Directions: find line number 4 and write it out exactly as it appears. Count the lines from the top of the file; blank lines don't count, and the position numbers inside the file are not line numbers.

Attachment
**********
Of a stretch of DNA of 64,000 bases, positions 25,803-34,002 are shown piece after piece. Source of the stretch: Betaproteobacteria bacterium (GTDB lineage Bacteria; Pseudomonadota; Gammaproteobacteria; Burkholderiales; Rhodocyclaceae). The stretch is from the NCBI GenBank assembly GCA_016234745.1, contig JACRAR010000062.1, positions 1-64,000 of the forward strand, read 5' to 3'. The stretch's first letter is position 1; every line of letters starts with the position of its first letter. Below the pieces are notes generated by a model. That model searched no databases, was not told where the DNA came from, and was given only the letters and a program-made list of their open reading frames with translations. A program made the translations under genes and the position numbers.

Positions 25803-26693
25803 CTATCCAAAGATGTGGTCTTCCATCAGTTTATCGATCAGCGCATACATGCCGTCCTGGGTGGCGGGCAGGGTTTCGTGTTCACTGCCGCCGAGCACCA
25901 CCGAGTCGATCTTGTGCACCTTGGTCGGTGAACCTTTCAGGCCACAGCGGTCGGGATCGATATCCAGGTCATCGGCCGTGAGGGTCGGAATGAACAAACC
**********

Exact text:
25901 CCGAGTCGATCTTGTGCACCTTGGTCGGTGAACCTTTCAGGCCACAGCGGTCGGGATCGATATCCAGGTCATCGGCCGTGAGGGTCGGAATGAACAAACC